Friday, November 19, 2004

Fight the Meme!

I told John last night that I'd written about memes, and had mentioned his slogan "Fight the meme."

He said, "It should be everybody's slogan. There should be 'Fight the meme' T-shirts and bumper stickers."

"So you want 'Fight the meme' to be a meme," I said.

 "You caught that, did you?"

John wants you to fight the meme. Snarky, John.

Okay, here's the bit. The success of a meme - a viral idea spreading across the culture - depends not on its value as an idea, but on its ability to propagate. Raw exposure, humor, blind faith, uncritical thinking, the confirmation of existing beliefs, and such emotions as sympathy, anger, satisfaction or fear can all contribute to the spread of a meme. If you believe that John Kerry is a baby-killer who will take away your gun, your Bible or the weapons Our Brave Troops need to survive, then you're going to want to spread these memes by forwarding emails that support these beliefs. If you think the fourth joke down in an email of ten jokes is really funny, you may pass the whole thing on to friends. If you want the good luck / blessing or fear the bad luck / curse mentioned in a chain letter, you'll probably do what the letter says.

But you shouldn't.  There are a lot of junk ideas out there, memes full of lies or distortions (or just wastes of time) that circulate anyway, simply because people don't stop to question them before passing them on.

Here are the answers to some of the questions some people don't ask:

 1. No, neither Bill Gates, the nonexistent son of Walt Disney nor anyone else will pay you cash or prizes for forwarding this email.

2. No, neither AOL nor your bank needs you to verify your credit card number by clicking on this link.

3. Yes, evolution is a theory. So is gravity. In science, the word "theory" does not imply the degree of uncertainty often associated with it in common usage.

4. No, your Quizilla results will not provide any deep insights into your character.

5. Yes, this journal should be recommended to all your friends. ;)

Not all memes are online, of course, and not all memes are harmful.
There are good memes too. The concept of blogging is itself a meme. It can be a time-waster, and it can spread bad ideas, but it also provides information and entertainment, and brings people into contact who would never have "met" otherwise.

But other memes can be a real pain. I had a heck of a time not arguing publicly with my Economics instructor Wednesday night. Somewhere along the line she was taught to avoid the verb "to be" at all costs, and that all words that end in "-ly" should be omitted from academic papers. Now she's spreading these dubious memes to her classes. She presented this sample sentence for recasting (working from memory here):

If a consumer / buyer is having a hard time obtaining a product or service, the producer / seller is put in a position where he or she is able to have a monopoly on that product or service.

Okay, yeah, it's a bad sentence. But in trying to shorten it and get rid of the word is, the class ended up with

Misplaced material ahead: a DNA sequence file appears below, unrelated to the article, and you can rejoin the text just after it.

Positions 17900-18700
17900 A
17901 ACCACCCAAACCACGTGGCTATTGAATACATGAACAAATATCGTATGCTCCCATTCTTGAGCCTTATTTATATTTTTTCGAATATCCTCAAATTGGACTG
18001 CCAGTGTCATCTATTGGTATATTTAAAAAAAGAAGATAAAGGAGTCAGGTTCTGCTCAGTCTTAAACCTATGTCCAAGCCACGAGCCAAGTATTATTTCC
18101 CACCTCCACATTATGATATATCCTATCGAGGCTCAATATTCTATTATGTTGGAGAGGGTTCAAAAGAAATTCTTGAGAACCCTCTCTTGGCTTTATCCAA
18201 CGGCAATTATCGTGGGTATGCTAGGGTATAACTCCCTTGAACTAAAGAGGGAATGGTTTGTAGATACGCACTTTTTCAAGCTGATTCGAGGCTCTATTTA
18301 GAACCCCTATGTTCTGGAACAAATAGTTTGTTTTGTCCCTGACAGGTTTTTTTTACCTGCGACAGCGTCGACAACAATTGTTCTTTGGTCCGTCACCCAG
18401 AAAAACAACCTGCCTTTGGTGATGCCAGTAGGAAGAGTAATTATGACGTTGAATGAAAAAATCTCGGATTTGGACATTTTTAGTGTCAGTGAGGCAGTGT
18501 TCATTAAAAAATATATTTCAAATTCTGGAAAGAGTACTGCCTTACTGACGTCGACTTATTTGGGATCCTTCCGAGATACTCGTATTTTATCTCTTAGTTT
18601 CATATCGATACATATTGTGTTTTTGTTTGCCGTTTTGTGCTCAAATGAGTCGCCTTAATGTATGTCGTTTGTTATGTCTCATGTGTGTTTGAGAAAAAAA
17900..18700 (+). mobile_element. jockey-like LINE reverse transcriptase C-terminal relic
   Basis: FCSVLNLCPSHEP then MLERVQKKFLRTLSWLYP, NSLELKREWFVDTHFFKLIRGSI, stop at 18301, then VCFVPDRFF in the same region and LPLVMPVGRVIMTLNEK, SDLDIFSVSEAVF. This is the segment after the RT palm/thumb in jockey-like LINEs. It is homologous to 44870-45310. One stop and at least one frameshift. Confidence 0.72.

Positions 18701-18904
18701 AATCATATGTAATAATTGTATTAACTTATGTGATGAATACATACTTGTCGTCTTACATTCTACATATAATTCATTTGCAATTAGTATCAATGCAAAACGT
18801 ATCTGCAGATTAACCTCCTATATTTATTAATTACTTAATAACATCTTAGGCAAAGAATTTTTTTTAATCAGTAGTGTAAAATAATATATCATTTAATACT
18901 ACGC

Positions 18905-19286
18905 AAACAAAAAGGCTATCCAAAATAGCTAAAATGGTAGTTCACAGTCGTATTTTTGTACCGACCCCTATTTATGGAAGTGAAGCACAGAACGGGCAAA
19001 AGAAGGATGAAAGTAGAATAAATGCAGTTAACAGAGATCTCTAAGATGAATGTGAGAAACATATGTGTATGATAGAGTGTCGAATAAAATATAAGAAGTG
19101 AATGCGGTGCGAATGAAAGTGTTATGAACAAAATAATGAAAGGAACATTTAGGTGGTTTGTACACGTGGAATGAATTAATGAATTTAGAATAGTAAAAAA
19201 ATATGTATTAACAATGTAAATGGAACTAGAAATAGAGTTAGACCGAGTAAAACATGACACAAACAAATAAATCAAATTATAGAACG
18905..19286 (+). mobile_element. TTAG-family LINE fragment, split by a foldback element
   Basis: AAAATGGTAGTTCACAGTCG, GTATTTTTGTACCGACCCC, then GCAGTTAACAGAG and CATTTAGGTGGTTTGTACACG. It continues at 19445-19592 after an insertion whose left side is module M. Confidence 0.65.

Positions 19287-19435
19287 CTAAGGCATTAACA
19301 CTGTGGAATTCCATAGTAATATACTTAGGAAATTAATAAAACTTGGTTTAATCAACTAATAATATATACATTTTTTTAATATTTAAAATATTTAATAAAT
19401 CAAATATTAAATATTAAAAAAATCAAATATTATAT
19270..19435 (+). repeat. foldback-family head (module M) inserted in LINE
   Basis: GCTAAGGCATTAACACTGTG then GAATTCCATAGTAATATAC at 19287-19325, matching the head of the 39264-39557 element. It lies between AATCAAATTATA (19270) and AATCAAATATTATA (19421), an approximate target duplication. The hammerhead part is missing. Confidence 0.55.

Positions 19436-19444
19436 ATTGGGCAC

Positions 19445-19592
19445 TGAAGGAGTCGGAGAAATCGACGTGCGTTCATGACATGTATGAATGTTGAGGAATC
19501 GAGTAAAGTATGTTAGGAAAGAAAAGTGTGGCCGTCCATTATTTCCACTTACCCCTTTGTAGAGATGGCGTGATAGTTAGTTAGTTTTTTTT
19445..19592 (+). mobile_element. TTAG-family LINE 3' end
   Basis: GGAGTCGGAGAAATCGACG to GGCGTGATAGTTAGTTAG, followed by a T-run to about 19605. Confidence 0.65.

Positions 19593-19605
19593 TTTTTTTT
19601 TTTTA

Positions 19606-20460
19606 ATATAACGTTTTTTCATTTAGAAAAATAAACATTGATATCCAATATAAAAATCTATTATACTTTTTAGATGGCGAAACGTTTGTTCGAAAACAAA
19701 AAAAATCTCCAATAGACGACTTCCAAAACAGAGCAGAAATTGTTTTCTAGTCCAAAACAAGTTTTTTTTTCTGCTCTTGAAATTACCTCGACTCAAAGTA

In obtaining a scarce product or service, the producer / seller develops an effective monopoly.

I pointed out that this revised sentence had a dangling participle. (It's also misleading.) So help me, the instructor said, "Dangling participles aren't as bad as everybody says they are."

This is when I started quietly (but literally) growling at this rampant ignorance.

Another student asked whether the word "that" was allowed. Somewhere along the line, this student had gotten the impression that the word should always be omitted from a sentence. The instructor made noncommital noises on this subject, but leaned in favor of the idea.

This same instructor crossed out two adverbs in my paper in the name of making it more "concise," and marked me down half a point for using them. (I may have used the verb "to be" in the paper, too -- horrors!) What she utterly failed to notice was that the two adverbs were integral to the point of my thesis paragraph, and that the whole thesis makes no sense without them. Grumble, grumble.

If I fight this meme, this bad information on academic writing that this woman seeks to spread, I'll endanger my A. If I don't, I'll have to trust my classmates to overcome the bad meme on their own. Frankly I don't trust them to do any such thing, but I'm not a confrontational person. I think I'm going to try to sorta kinda keep quiet, and only fight for good English in the most mild and tactful ways I can manage. Wish me luck.



ryanagi said...

The end sounds like a worthwhile meme to combat. Maybe you could enlist the help of an ally. Find a person of authority (say, an English professor) to back you up.

plittle said...

I'm sorry, you said it was an Economics class? Perhaps someone could suggest to her that she grade the papers based on the Economics information contained in them, and let those who desire lessons in english composition get them in an english class. Too much to ask? Pshaw!

cneinhorn said...

I had no idea what a meme was until I read this.....very interesting!